One problem is that if indeed there are relationships in nature un-graspable by human cognition or mathematics (and note that I've made no argument as to whether those two things are the same), how could we know? It would just look like noise, and we couldn't tell if a knowable relationship was there and had yet to be pulled out, or there was nothing to know (or knowable). We might at least know whether such unknowable information, or "detail", could exist, if we had some proof within our propositional system that there are statements which are true but cannot be deduced from the system. And we have just such a proof.

If we regard mathematics as a formalist does, that math is a trick of our neurology that corresponds usefully enough to nature, the question of why math is useful at all becomes even more important. But if we inject a little humility into our celebration of our own propositional cleverness, the matter seems less pressing.

We have no reason to believe that the total space of comprehensible relationships in nature is not far, far larger than what is encompassed by "mathematics", even in math's fullest extension. If this is the case, it is easier to see how our mathematical ability is a side effect of natural selection and the nervous system it created. By giving us a larger working memory than our fellow species along with some ability to assign symbols arbitrarily, that nervous system does allows us to use propositional thinking to see nature beyond the limitations of our senses - but just barely.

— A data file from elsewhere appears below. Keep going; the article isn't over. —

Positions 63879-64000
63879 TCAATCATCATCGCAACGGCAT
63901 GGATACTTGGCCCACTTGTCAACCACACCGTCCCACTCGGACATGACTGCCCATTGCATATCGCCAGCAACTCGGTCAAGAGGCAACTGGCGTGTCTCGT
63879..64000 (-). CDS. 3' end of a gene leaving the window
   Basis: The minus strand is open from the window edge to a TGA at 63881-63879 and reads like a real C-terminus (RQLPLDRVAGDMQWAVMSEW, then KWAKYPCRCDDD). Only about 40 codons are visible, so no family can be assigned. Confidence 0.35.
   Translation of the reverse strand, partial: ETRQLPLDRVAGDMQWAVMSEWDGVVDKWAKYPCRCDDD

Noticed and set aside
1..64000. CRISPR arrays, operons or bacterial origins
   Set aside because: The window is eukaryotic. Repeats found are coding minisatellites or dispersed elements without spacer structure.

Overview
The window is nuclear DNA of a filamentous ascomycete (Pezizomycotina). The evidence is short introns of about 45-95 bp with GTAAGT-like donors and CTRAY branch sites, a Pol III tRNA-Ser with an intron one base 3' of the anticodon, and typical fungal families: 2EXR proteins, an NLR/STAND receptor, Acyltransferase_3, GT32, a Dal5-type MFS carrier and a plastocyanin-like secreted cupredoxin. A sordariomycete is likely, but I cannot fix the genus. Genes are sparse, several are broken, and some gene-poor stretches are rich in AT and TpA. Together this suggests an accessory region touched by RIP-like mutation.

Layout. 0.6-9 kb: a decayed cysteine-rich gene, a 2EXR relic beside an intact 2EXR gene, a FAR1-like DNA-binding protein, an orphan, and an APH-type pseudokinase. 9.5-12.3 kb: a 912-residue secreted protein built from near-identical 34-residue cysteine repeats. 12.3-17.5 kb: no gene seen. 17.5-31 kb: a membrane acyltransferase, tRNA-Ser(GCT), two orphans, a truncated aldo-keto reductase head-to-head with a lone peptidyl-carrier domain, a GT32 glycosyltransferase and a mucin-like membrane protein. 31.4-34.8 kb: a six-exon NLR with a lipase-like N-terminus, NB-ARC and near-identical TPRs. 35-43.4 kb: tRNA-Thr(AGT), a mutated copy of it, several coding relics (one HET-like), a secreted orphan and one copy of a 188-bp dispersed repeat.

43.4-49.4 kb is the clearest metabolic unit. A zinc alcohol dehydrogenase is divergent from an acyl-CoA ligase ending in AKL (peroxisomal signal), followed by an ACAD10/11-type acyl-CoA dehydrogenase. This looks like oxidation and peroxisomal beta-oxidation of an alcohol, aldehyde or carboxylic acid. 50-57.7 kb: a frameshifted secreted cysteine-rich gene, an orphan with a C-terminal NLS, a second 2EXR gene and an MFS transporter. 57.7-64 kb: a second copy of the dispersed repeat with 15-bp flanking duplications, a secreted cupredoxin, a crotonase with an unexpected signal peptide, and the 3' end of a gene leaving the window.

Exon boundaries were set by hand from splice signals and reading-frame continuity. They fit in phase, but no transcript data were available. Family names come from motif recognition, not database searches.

In this view, we can perceive just the barest "extra" layer of nature beyond what our immediate senses do, and mathematics seems far less surprising or miraculous. There is still reason enough to investigate math's unreasonable effectiveness but we shouldn't insist on being shocked that it could have been produced by the hit-and-miss kluges of evolution. But I've made another circular assumption here, which is:

a) evolution proceeds according to natural law

b) evolution will therefore favor replicators that have some appreciatiof some of those natural laws, and modify their behavior accordingly

c) therefore, our ability to perceive the laws that have impacted our own survival, and maybe a few extra ones of the same form, should be expected

There are two mysteries then: first, that any type of regular pattern exists in nature, and second, that we are able to apprehend these patterns, particularly through mathematics. The second mystery probably disappears, seeming special only because of the likely incompleteness of math as a tool to describe nature, math's special case as a method of perception stemming from our own neurology, and the circular basis of our wonder at this as-yet early phase in our use of it. But the first question, of how or why even partly regular relationships appear to exist at all in nature, regardless of how we perceive them, remains untouched by this essay.